Jacob Siminyu, spokesperson Immigration/Ministry of Internal Affairs says Ssekitoleko embarrassed the country, “What do you expect the country to do when it is embarrassed?” Simiyu fumed.
Siminyu supported Ssekitoleko’s detention, saying he should be used as an example for people who embarrass the country when they are abroad.
It is very relieving to hear that our country Uganda is starting to treat the act of embarrassing the country very seriously.
It is common human nature that none of us would like to be placed in an embarrassing situation or to be embarrassed by someone before others particularly before strangers.
So it is understandable why the guys tasked to manage Uganda’s image abroad in the Ministry of Foreign Affairs feel enraged by the so called embarrassment that the young weight lifter, Mr. Ssekitoleko is said to have brought to Uganda when he disappeared while in Japan.
Of course, since the media hasn’t been allowed to speak with the incarcerated young athletee, all that is being aired out about Ssekitoleko’s case is all hearsay. The public is eargely waiting to get the full and proper story from the athlete himself.
What is becoming interesting about this case is how all of a sudden and amidst the numerous things that have happened over years, the disappearance of this single young man has become such a huge irritation that is considered an embarrassment that can’t go unpunished.
As Mr. Siminyu has said that government wants the punishment of Ssekitoleko to serve as an example to those that have embarrassed the country and a deterrent for others who may think of doing things that can embarrase our country.
First of all, we may start off by wondering as to when our lovely beautiful Pearl ever felt embarassed!
This late and rather questionable pain of embarrassment that is being felt at this point of time can be compared to a man whose shirt was removed and never felt embarassed then his under pants removed but never felt the embarrassment. But when he is told to remove his shoes, it is when he yells out for mercy not to be embarrassed further!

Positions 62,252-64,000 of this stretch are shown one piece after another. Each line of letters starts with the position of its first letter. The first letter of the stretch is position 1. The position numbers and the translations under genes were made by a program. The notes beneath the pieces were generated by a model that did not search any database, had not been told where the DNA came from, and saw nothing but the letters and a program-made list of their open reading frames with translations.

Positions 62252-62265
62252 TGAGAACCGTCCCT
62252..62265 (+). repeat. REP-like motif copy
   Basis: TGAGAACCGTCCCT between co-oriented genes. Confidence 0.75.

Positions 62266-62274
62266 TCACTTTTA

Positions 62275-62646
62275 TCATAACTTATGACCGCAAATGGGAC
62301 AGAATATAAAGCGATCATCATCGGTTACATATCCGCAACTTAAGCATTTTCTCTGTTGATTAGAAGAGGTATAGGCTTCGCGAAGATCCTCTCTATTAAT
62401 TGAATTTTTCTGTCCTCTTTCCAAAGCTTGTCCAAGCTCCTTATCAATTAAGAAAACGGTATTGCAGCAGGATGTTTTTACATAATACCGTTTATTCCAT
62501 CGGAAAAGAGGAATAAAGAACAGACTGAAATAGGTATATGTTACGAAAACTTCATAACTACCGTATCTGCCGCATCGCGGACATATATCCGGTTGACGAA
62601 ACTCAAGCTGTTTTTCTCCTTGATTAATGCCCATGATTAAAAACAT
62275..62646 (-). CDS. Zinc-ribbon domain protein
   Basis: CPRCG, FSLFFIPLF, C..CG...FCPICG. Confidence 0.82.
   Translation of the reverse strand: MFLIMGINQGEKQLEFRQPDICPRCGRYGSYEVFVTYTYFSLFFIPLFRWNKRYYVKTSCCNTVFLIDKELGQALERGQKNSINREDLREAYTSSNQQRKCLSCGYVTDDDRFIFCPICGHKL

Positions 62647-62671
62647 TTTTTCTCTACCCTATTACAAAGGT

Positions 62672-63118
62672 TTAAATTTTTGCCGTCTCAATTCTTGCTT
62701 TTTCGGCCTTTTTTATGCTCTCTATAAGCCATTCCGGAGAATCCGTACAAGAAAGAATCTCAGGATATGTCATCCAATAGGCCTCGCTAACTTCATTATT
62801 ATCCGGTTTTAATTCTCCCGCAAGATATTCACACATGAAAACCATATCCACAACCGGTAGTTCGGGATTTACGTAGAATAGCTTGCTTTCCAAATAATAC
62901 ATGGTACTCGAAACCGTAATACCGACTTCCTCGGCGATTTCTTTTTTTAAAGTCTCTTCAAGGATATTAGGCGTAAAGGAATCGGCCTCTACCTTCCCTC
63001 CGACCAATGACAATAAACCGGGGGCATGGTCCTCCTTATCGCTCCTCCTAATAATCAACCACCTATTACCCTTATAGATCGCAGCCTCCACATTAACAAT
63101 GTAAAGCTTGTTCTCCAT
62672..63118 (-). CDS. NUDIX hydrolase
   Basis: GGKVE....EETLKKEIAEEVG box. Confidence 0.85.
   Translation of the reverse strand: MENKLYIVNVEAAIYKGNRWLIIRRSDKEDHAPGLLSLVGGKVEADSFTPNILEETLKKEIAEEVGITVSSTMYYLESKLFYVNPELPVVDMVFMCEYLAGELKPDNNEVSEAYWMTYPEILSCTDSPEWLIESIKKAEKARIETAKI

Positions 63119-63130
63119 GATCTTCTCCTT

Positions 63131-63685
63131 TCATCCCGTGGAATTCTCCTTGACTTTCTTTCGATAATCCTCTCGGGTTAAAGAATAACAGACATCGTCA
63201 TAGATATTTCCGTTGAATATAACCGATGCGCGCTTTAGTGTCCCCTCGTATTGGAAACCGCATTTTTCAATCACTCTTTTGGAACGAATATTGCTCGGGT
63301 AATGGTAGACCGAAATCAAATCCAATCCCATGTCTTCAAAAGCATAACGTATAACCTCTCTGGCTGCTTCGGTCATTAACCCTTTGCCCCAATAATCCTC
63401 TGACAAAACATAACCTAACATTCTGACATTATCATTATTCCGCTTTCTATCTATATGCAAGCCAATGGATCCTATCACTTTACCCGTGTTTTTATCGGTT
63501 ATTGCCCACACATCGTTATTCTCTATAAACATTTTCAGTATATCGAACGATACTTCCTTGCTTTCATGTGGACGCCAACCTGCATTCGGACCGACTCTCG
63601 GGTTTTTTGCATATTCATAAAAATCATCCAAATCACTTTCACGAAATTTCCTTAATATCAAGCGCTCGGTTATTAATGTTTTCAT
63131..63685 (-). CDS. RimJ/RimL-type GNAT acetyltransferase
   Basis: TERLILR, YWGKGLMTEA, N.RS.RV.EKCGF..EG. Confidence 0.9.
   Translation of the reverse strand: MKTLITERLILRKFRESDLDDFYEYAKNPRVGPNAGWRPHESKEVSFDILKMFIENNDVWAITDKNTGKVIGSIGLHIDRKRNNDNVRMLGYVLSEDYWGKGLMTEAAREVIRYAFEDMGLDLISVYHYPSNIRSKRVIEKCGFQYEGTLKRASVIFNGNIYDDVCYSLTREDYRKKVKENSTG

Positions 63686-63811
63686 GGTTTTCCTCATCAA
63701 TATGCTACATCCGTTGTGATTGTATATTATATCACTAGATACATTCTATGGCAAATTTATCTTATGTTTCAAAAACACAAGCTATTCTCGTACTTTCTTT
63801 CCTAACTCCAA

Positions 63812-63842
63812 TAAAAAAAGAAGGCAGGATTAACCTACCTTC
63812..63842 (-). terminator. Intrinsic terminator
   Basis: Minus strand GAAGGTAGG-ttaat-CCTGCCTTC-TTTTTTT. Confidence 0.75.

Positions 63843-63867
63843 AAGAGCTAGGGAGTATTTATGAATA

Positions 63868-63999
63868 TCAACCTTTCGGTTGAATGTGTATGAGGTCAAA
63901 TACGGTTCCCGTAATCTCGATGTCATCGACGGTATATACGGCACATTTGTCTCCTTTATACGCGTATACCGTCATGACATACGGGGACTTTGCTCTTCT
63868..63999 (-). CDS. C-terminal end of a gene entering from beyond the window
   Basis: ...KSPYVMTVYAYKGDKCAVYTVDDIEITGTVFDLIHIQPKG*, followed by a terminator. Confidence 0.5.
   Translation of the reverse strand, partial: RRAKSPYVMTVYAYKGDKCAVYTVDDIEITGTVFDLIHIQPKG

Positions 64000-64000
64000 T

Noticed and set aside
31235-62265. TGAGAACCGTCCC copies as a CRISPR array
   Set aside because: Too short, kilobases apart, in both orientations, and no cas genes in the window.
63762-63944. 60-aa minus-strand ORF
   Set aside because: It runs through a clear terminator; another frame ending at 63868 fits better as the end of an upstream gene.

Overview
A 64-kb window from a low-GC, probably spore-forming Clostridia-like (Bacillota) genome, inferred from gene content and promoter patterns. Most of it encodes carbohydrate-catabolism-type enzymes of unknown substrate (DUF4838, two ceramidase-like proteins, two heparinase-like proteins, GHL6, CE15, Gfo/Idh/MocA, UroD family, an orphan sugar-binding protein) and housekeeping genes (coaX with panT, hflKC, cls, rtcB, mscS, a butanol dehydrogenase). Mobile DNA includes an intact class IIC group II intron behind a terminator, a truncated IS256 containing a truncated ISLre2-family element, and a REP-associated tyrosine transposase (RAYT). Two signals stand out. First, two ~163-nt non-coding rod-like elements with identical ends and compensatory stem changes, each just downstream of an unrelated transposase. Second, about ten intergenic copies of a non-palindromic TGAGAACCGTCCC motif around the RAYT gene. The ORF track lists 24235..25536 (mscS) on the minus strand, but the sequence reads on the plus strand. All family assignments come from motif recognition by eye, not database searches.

Well, that may not be the best analogy in this case, but it seems that our feel for embarrassment might have come late.
There are many cases or incidences where we felt that our country was being embarassed, but since we have been somehow conditioned not to feel ashamed, we normally just laugh it off in casual retorts of “Uganda Zaabbu” or simply “That is Uganda” and we continue to move on.
We, therefore this time have to thank the Japanese government for shaking us up and to remind us of how we have been deeply embarassed by this boy not staying around in his hotel room when he was disqualified and told that he was to board a plane to return to Uganda in some three weeks’ time.
This clearly shows that what we in our Uganda would have taken very lightly and brushed off, in other countries it is a serious issue that can bring others to resign and even commit suicide as in the case with South Korea and Japan. In those countries public embarrassment is a taboo and is met with harsh sanctions.
May this case therefore serve to awaken our national conscience so that we can reject and desist from doing things either as individuals or collectively that may bring embarrassment to our country.